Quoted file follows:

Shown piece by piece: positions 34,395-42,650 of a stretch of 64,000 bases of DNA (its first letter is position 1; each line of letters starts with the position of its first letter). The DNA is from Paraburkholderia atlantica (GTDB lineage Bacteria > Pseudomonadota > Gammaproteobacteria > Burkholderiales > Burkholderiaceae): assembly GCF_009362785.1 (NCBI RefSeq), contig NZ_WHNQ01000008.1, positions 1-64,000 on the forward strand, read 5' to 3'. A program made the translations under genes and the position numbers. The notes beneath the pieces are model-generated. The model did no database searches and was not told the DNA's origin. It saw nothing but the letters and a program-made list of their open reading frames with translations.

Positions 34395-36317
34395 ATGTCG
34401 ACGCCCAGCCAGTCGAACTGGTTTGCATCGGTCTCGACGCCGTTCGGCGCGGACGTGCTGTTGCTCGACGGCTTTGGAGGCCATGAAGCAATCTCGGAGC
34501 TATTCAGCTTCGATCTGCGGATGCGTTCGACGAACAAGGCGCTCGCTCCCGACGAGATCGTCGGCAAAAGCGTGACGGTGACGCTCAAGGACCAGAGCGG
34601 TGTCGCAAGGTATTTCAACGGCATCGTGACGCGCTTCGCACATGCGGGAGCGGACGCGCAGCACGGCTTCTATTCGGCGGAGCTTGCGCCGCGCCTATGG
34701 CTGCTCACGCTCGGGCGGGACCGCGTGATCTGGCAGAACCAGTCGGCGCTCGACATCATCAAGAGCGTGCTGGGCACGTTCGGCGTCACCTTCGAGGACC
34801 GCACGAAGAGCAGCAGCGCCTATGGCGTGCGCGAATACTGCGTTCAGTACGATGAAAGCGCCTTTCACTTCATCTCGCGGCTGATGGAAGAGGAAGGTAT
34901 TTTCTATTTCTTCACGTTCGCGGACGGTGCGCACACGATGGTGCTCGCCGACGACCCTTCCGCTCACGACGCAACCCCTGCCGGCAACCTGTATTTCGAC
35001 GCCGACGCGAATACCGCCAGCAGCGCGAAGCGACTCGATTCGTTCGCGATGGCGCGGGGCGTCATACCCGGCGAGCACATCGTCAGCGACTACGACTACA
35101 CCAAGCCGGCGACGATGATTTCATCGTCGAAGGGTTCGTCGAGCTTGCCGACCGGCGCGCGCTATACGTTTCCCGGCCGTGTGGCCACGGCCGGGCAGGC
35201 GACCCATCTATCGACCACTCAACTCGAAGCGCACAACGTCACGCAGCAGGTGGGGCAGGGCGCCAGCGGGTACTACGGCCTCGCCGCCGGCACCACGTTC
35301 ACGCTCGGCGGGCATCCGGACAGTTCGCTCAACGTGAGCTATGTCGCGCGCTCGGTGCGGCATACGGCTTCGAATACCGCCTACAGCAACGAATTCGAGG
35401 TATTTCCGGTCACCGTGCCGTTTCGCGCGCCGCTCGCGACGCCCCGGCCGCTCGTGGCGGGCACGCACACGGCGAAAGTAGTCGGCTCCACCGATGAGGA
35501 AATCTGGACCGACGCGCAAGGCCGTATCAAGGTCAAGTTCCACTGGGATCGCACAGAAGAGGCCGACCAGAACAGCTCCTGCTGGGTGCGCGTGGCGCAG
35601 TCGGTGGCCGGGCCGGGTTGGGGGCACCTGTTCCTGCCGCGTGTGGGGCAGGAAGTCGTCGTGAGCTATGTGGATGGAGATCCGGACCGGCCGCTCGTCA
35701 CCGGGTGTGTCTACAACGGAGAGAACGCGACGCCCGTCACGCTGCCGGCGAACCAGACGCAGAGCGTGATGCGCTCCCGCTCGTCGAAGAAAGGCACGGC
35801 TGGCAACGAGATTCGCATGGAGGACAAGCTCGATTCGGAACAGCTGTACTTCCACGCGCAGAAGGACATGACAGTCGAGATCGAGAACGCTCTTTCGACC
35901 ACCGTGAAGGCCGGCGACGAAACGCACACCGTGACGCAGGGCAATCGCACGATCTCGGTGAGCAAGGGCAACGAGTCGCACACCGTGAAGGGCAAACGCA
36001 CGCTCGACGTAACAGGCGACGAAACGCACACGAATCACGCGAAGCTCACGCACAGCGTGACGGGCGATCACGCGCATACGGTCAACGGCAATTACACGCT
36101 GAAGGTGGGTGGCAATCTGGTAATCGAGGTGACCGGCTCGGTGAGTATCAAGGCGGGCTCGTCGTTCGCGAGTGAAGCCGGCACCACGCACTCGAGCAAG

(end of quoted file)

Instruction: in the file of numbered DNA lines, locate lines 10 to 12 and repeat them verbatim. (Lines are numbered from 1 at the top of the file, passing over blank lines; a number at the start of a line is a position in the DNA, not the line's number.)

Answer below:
35001 GCCGACGCGAATACCGCCAGCAGCGCGAAGCGACTCGATTCGTTCGCGATGGCGCGGGGCGTCATACCCGGCGAGCACATCGTCAGCGACTACGACTACA
35101 CCAAGCCGGCGACGATGATTTCATCGTCGAAGGGTTCGTCGAGCTTGCCGACCGGCGCGCGCTATACGTTTCCCGGCCGTGTGGCCACGGCCGGGCAGGC
35201 GACCCATCTATCGACCACTCAACTCGAAGCGCACAACGTCACGCAGCAGGTGGGGCAGGGCGCCAGCGGGTACTACGGCCTCGCCGCCGGCACCACGTTC